The new 1,900-square-foot shop on Greene Street in SoHo is smaller than the kaleidoscopic 3,000-square-foot original Felix location. Yet like its predecessor, the new Felix space is bursting with opulence from the detailed and imaginative design care of Ken Fulk, who worked with the company on both locations.
The coffee shop represents a creative reuse of a location formerly used as a warehouse on the loading dock side of the Fair City Mall. Foundation Coffee Founder Hae Kim maintained the warehouse aesthetic and updated it with elements of modern design that put coffee squarely in the spotlight.
Getting any new business off the ground requires boundless optimism — the belief that almost anything is possible. Embracing this spirit, Moonshot Coffee Bar is currently lifting off in downtown Nashville, serving fresh coffee and high hopes.
“Folks who have been here their whole lives are being pushed out of the city because of property taxes,” Onwuchekwa told DCN. “I saw coffee as a good way of supporting the community and changing the perception people have about coffee… I saw it as a great way to highlight Black and brown stories.”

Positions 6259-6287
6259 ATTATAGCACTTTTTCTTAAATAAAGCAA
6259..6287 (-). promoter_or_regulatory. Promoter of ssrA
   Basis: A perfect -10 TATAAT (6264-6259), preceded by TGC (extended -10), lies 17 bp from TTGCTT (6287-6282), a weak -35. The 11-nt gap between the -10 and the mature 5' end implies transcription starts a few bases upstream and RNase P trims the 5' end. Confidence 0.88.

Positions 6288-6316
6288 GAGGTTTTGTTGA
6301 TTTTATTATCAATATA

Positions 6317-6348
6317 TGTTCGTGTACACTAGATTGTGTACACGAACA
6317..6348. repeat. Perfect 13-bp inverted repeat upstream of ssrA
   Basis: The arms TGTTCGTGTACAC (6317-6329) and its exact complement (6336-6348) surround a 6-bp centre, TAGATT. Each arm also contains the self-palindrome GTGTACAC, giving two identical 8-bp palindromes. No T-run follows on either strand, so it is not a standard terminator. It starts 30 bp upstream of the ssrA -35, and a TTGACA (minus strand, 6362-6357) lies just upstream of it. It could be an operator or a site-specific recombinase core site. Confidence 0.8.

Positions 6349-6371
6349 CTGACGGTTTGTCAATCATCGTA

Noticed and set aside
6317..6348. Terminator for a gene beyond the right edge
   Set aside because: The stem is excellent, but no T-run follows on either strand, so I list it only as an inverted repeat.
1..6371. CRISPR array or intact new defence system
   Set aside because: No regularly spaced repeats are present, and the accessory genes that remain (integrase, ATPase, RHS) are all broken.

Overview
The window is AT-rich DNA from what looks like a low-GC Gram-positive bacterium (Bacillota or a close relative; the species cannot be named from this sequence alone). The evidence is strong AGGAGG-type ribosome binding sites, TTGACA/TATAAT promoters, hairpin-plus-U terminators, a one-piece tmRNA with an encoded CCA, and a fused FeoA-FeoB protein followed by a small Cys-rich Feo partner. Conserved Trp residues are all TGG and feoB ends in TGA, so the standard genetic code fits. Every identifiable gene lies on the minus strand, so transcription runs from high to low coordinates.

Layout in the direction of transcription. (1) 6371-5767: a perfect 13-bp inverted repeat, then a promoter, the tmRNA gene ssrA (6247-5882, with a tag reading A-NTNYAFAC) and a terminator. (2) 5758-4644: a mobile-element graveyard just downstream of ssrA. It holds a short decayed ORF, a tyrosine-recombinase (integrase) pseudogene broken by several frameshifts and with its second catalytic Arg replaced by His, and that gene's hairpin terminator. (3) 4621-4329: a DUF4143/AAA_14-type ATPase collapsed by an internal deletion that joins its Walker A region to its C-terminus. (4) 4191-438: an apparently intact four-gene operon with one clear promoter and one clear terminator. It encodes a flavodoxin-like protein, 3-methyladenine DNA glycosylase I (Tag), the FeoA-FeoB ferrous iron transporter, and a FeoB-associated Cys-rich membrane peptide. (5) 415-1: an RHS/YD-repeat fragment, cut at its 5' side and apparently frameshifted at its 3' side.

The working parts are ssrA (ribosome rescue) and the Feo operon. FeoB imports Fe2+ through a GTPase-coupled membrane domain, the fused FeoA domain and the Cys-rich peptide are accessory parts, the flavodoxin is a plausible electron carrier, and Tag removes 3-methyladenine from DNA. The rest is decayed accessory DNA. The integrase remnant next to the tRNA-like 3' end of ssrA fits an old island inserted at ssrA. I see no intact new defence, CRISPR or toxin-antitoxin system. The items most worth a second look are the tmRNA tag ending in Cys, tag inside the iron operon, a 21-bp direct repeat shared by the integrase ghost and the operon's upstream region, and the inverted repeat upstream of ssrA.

With One Up One Down’s 3-kilo Mill City Roasters machine visible behind a retail coffee bar, the new location boasts an abundance of lovingly restored wood surfaces, white upper walls, found objects and 1970s-style furnishings in the space formerly occupied by Trenton Coffee House and Records.
Standard Pour Media Team Director Khadeidra Le Gendre noted the historic dearth of people-of-color owned coffee roasting and retail companies, despite the fact that coffee is grown in “primarily Black and brown countries.” Thus, Le Gendre said, “We are intentional about providing inspiration as well as opportunities to fellow Black entrepreneurs.”
Building upon his previous experience running a coffee shop, Mike Loyd co-founded Dope Coffee in 2018 with Stace and Chel Loyd to focus on coffee-oriented products created by and for Black people and anyone interested in Black culture.